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In Virginia, Cicadas Make Noise And Damage Trees

This year's noisy crop of cicadas is now busy laying eggs, and that's causing widespread damage to trees in Virginia.

Virginia forestry officials say the damage is the result of cicada females laying eggs in the thin-barked outer branches of trees and shrubs. The females slice into the branch, then deposit up to 80 eggs.

Forest health specialist Chris Asaro says a single female can create about 30 nests, laying as many as 600 eggs. The nesting can cause structural damage known as "flagging," which is visible across much of the state's Piedmont and coastal plain.

The department says the good news is that most medium to large trees won't suffer any serious long-term damage. And better yet, the next cicada outbreak won't occur for 17 years.


From Trembling Teacher To Seasoned Mentor: How Tim Gunn Made It Work

Gunn, the mentor to young designers on Project Runway, has been a teacher and educator for decades. But he spent his childhood "absolutely hating, hating, hating, hating school," he says.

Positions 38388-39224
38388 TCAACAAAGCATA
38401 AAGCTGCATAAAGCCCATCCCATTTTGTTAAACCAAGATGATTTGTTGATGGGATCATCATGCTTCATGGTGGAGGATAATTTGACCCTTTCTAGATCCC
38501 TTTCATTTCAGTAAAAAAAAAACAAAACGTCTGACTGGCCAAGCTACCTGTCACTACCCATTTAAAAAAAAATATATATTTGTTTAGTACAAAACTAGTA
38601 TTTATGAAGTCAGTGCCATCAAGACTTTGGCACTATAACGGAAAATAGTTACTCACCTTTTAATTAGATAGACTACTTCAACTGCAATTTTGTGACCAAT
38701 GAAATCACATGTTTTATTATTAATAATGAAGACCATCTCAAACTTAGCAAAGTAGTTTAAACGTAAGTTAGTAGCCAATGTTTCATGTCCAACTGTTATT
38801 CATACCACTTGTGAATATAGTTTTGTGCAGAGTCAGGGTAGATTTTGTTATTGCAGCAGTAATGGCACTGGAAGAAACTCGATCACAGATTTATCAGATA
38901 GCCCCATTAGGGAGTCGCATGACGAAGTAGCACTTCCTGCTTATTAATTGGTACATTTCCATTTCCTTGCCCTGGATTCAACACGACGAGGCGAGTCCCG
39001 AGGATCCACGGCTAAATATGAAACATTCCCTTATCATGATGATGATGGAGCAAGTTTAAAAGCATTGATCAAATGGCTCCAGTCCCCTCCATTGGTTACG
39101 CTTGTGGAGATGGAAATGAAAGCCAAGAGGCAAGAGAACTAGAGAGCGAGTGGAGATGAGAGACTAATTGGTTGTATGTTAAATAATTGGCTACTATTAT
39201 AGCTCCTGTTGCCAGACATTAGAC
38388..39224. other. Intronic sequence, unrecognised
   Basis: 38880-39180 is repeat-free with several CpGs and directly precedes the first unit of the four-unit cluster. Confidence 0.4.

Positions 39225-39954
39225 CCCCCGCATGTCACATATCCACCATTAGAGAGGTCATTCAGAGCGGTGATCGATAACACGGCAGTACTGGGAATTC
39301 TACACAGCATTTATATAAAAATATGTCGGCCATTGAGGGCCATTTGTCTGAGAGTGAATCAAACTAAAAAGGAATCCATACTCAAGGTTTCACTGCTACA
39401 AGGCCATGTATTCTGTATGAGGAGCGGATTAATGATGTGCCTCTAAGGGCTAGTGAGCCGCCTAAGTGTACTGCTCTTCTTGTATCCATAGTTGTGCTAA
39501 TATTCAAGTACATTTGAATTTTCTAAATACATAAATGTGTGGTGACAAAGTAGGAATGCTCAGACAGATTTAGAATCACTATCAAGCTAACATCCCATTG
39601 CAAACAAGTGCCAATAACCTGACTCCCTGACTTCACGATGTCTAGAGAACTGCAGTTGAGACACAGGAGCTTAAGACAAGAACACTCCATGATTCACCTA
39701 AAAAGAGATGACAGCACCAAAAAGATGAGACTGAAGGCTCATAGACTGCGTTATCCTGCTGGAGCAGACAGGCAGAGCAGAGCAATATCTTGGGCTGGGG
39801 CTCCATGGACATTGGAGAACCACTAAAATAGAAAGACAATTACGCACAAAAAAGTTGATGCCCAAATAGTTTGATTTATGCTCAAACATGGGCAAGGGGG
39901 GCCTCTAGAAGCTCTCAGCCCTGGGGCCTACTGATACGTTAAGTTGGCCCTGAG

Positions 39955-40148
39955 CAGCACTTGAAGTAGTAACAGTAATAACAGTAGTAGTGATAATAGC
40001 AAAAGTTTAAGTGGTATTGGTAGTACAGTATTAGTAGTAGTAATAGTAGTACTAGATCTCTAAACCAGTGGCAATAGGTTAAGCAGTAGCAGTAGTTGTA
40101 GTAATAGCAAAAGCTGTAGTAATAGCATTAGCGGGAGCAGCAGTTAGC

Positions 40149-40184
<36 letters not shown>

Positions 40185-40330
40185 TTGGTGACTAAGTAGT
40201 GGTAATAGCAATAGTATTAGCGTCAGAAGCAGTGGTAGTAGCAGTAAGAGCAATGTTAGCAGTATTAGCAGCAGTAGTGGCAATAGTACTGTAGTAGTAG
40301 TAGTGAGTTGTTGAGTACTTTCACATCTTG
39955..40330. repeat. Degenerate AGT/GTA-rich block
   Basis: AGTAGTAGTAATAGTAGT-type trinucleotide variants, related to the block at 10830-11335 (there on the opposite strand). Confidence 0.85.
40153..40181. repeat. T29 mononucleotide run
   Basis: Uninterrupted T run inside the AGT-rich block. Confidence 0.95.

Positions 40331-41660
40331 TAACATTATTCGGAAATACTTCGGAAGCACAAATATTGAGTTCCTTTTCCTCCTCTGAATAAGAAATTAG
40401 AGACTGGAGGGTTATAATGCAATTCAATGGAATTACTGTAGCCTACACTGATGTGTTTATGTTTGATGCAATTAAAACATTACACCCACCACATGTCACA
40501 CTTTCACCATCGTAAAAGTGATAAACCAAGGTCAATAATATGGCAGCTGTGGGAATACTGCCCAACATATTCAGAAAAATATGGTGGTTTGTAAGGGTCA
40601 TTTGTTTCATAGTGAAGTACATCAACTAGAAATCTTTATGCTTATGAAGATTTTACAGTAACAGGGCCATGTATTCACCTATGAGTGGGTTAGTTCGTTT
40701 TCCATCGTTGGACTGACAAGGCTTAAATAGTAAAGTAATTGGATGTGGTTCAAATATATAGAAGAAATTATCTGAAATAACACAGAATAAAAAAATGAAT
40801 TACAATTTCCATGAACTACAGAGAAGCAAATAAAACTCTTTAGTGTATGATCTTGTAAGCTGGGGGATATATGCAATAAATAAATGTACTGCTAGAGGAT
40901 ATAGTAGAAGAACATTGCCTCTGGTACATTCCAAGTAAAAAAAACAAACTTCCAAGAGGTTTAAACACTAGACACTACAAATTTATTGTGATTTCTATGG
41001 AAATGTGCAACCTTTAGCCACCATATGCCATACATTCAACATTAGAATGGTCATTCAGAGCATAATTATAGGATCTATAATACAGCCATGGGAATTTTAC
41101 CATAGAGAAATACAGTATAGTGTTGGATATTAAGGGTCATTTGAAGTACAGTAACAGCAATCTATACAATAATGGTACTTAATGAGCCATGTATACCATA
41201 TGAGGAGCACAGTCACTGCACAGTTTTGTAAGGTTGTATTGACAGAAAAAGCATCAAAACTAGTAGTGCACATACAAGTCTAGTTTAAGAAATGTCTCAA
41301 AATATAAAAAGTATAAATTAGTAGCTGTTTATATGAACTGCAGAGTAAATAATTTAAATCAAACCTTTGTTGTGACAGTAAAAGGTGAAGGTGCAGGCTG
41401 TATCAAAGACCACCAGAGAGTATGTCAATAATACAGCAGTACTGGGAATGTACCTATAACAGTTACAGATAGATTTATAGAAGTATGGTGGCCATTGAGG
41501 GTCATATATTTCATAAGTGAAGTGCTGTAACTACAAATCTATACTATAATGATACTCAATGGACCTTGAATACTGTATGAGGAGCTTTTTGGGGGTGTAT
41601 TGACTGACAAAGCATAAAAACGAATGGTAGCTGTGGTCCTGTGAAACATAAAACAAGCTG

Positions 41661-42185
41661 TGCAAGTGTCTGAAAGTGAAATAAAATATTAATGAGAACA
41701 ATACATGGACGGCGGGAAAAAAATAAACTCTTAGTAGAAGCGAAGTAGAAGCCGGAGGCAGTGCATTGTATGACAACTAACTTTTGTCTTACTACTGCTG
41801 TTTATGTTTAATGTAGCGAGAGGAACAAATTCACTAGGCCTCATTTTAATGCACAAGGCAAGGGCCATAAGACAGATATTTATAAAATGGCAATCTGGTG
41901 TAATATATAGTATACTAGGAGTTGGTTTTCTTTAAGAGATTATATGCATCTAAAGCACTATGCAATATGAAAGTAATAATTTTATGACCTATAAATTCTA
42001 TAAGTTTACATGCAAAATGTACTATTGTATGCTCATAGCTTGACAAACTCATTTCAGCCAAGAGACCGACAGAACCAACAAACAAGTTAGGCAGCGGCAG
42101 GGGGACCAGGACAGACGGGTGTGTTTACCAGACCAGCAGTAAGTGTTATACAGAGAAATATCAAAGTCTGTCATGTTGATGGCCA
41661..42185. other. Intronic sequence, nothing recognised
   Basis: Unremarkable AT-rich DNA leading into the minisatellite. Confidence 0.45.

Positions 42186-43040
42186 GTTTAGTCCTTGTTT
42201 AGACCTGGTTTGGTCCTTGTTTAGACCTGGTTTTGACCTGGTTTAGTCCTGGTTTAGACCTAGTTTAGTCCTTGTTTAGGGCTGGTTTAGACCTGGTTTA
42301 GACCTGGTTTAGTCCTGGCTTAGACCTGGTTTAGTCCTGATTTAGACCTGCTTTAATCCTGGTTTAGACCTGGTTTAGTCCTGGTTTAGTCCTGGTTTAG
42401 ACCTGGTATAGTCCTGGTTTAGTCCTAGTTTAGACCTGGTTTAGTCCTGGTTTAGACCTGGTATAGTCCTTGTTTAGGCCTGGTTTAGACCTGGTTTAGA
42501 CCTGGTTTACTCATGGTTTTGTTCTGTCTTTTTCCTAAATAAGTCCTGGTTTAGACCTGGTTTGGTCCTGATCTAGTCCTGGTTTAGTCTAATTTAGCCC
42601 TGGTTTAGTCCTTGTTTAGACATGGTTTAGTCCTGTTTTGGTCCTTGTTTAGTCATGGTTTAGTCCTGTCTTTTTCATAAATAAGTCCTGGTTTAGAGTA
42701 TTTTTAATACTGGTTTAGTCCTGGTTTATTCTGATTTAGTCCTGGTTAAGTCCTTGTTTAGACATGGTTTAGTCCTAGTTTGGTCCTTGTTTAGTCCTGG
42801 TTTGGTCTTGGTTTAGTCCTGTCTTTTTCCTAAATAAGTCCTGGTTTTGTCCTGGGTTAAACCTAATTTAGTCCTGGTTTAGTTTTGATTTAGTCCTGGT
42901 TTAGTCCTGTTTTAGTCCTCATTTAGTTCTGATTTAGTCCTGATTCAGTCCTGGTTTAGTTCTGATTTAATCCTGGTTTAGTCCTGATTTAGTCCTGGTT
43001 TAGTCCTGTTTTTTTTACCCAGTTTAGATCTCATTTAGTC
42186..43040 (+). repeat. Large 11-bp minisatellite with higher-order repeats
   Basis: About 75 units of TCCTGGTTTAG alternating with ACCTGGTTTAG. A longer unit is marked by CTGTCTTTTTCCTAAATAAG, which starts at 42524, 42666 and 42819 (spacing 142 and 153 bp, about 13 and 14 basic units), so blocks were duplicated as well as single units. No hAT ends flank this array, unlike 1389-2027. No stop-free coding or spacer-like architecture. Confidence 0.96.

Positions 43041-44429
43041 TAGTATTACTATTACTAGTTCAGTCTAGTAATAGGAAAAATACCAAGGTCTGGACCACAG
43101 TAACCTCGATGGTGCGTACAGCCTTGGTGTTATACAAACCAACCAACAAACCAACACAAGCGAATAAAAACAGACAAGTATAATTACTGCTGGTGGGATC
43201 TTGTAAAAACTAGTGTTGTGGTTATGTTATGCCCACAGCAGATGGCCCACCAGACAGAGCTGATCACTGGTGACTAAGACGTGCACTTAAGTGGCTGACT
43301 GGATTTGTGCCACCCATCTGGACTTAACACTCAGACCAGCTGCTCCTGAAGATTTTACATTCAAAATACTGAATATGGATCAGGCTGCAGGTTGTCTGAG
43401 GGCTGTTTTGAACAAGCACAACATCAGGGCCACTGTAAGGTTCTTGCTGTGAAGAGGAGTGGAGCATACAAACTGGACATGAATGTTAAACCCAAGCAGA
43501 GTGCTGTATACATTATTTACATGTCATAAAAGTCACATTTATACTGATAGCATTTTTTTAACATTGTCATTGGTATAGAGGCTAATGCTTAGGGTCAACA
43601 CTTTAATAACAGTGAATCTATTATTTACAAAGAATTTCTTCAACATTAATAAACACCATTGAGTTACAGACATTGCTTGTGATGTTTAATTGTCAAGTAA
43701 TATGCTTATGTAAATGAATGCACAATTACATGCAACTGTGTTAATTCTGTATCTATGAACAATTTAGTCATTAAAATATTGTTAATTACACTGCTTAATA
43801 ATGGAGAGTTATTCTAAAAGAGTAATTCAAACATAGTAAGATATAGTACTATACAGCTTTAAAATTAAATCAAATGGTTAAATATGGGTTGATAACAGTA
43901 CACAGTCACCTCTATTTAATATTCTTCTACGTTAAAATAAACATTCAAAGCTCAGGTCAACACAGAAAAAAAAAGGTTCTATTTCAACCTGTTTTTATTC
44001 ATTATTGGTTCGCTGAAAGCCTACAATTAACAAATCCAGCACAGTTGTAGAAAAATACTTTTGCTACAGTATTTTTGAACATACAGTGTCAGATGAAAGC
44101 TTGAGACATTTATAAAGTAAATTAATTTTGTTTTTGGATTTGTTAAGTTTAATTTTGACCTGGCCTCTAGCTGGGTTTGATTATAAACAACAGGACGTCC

How Do We Get To Love At 'First Bite'?

It's the season of food, and British food writer Bee Wilson has a book on how our food tastes are formed. NPR's Scott Simon speaks with her about her new book, "First Bite: How We Learn to Eat."

Osceola At The 50-Yard Line

The Seminole Tribe of Florida works with Florida State University to ensure it that its football team accurately presents Seminole traditions and imagery.

Payoffs For Prediction: Could Markets Help Identify Terrorism Risk?

In a terror prediction market, people would bet real money on the likelihood of attacks. NPR's Scott Simon speaks with Stephen Carter about whether such a market could predict — and deter — attacks.

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